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Reducing the home bias within portfolios
and using index-agnostic managers are the most effective ways of dealing with
excessive concentration to stocks in small markets, according to MLC. Speaking
at the 2009 Biennial Convention of the Institute
of Actuaries of Australia in Sydney late last month, Chris Condon, chief
investment officer at MLC, listed eight ways for super funds to ameliorate “idiosyncratic
risk” within their investment portfolios.

Top of the list was reducing the allocation
to domestic equities; however he noted that the reasons for the home bias, such
as not wanting to take on peer risk, and the tax concessions for domestic
investors in Australian shares, will often trump the desire to reduce the bias.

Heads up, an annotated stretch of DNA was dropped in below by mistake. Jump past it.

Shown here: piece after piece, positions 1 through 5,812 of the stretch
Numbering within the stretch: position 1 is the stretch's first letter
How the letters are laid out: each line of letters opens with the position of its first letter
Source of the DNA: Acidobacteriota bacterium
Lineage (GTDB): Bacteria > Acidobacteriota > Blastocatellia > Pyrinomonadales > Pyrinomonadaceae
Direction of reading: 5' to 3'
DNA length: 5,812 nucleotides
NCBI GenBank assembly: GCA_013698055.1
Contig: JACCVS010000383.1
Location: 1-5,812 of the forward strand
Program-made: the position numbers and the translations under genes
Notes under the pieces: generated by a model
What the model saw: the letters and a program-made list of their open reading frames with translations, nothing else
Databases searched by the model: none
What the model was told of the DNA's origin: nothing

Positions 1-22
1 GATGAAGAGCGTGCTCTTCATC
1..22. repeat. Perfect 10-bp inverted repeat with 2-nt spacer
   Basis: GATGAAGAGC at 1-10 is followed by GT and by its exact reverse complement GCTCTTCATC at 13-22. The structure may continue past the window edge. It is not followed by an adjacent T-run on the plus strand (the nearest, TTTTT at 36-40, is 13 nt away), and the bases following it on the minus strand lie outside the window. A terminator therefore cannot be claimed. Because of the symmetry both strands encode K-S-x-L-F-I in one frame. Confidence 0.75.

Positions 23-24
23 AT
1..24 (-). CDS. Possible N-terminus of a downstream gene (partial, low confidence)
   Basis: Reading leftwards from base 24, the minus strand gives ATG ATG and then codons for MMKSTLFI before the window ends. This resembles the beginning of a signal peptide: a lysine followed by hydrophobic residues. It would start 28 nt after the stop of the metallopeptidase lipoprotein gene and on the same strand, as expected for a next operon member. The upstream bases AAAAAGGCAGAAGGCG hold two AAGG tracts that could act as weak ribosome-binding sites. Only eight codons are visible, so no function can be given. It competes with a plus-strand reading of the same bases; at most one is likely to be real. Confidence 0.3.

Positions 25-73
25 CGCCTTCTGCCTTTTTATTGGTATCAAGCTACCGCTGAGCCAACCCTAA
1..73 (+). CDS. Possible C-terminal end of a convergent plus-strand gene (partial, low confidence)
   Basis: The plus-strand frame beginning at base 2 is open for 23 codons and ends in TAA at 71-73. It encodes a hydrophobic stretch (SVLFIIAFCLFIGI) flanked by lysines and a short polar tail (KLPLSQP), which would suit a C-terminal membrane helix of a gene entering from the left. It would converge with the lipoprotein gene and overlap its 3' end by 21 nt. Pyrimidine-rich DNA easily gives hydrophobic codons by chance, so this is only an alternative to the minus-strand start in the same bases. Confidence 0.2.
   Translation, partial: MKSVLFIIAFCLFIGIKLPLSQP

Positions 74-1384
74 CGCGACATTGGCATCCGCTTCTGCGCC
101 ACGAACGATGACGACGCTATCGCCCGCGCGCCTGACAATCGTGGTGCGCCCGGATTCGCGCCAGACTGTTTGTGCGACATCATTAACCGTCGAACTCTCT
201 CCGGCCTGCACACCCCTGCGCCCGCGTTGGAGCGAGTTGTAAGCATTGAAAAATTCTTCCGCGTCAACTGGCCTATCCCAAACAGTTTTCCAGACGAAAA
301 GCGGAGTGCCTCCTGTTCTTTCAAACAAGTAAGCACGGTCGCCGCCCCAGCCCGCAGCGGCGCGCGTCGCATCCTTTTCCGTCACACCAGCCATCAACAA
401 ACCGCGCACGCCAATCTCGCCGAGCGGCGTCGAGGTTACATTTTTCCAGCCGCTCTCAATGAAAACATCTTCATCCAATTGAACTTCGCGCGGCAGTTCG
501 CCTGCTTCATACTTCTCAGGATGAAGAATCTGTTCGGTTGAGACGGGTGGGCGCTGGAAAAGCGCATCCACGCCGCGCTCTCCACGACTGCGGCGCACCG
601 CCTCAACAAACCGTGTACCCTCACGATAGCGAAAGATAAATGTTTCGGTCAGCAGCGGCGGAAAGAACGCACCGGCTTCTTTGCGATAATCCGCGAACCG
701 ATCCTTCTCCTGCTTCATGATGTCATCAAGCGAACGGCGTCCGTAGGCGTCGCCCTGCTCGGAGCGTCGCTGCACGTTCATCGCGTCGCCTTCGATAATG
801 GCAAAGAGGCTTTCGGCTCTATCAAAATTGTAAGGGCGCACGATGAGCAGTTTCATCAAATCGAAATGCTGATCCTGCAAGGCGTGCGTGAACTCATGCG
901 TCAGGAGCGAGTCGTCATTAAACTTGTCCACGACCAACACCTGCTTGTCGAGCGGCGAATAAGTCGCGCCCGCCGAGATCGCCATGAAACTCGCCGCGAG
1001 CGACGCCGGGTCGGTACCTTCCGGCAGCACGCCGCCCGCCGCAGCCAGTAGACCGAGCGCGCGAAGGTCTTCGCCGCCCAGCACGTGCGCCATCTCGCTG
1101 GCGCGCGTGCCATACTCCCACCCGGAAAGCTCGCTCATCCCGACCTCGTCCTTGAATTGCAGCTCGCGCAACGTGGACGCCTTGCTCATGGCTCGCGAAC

Condon said BHP and Rio accounted for 16 per
cent of the ASX200 in May 2008, highlighting the risk for super funds in having
too much of a bias towards the Australian market.

Using index-agnostic managers
was the second most effective way of managing idiosyncratic risk, Condon noted,
but super funds should “beware of lip service and look for behaviours rather than
statements”. As a rule of thumb, super funds should ensure that 95 per cent of
the time, the total portfolio holds not more than 3 per cent in any one stock
as a result of the independent actions of investment managers, he said.

Other
options for super funds looking to manage excessive concentration to stocks
within their Australian equities portfolios include: living with it; imposing
maximum absolute limits in mandates; improving manager diversification; managing
the maximum individual concentration at a total portfolio level through tools
such as an overlay; using capitalisation-capped indices and using
non-capitalisation weighted indices.

 

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